3. Get Ahead of Negotiations
Are buyers responding to your big yard with concern about maintenance? Does the square footage of your home mean lots of time cleaning for any buyer? Instead of letting this be a pain point, be a savvy negotiator and consider offering up landscaping or cleaning services for the year to move the sale along quicker.

4. Always Be Ready to Close
Don't wait until you've received an offer to begin finding the professionals and forms you'll need to seal the deal. Having a real estate attorney and closing company chosen and at the ready can help speed up the closing process. Compiling all of the real estate forms you need from deeds to contracts will allow you to be ready for closing at any time.



Tuesday, January 13, 2015

3 Things Millennial Home Buyers Want

What can sellers do to appeal to Millennial home buyers? Karen Lawson of LendingTree looks at what members of Generation Y want from their new home and why sellers should market to those desires.

Millennials (loosely-defined as those individuals born between 1981 and 1996, also known as Generation Y) face obstacles to home ownership that their Baby Boomer or Gen X parents did not. The Brookings Institution reports that Millennials will account for one in three adults by 2020 – a force to be reckoned with. However, the National Association of Realtors® reports that although the "leading edge" Millennials aged 25 to 34 want to buy property, they can’t without stronger job markets and a wider choice of affordable residences.

Challenges Faced By Millennials

The main hurdles faced by Millennials are affordability, jobs, and inventory.

Affordability
Millennial home buyers face a double threat of low wages and staggering student loan debt. According to a report by the Economic Policy Institute, student loan debt grew by an average of six percent annually between 2008 and 2012. High levels of student loan debt can make it impossible to qualify for a mortgage, and as property prices rise, owning a home becomes a moving target.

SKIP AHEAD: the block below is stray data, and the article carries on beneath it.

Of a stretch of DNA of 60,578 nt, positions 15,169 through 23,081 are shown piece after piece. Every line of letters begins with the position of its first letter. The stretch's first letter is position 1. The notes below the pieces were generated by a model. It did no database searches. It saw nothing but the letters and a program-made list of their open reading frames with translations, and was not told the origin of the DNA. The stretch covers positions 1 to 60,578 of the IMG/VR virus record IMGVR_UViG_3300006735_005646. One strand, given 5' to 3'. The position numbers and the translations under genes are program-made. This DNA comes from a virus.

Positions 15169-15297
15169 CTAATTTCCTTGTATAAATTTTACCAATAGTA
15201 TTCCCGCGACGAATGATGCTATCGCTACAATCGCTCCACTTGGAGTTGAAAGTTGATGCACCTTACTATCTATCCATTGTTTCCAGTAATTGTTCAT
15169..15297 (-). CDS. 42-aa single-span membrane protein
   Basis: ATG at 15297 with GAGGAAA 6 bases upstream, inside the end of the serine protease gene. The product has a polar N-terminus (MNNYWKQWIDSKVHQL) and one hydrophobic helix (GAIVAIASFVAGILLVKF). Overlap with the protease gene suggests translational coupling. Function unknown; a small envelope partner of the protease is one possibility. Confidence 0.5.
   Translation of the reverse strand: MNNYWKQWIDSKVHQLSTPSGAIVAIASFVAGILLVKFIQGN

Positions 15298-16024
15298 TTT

The Economic Policy Institute reports that 2013 college grads earned an average annual salary of $34,500; this was the lowest average pay since 1998. Which areas are most affordable for these grads? The National Association of Realtors® named Austin, Texas and Salt Lake City, Utah among areas with "relatively affordable" properties.

Jobs
Millennial buyers face subdued (but improving) job markets, and the available jobs are likely to come with fewer employer-paid benefits like health insurance and pensions. Employees who pay for these things themselves have that much less cash available to buy homes. The National Association of Realtors® identified Austin and Dallas, Texas and Grand Rapids, Michigan as cities with the strongest job growth within metro areas identified as attractive to Millennials.

Inventory
The National Association of Realtors® reported that the Ogden and Salt Lake City, Utah and the Minneapolis-St. Paul Bloomington MN-WI metro areas had the highest increases in available houses between May 2013 and May 2014. Wherever Millennials look for their next homes, they prefer a good selection of properties and neighborhoods to choose from.

Millennial Home Buyers: Savvy Shoppers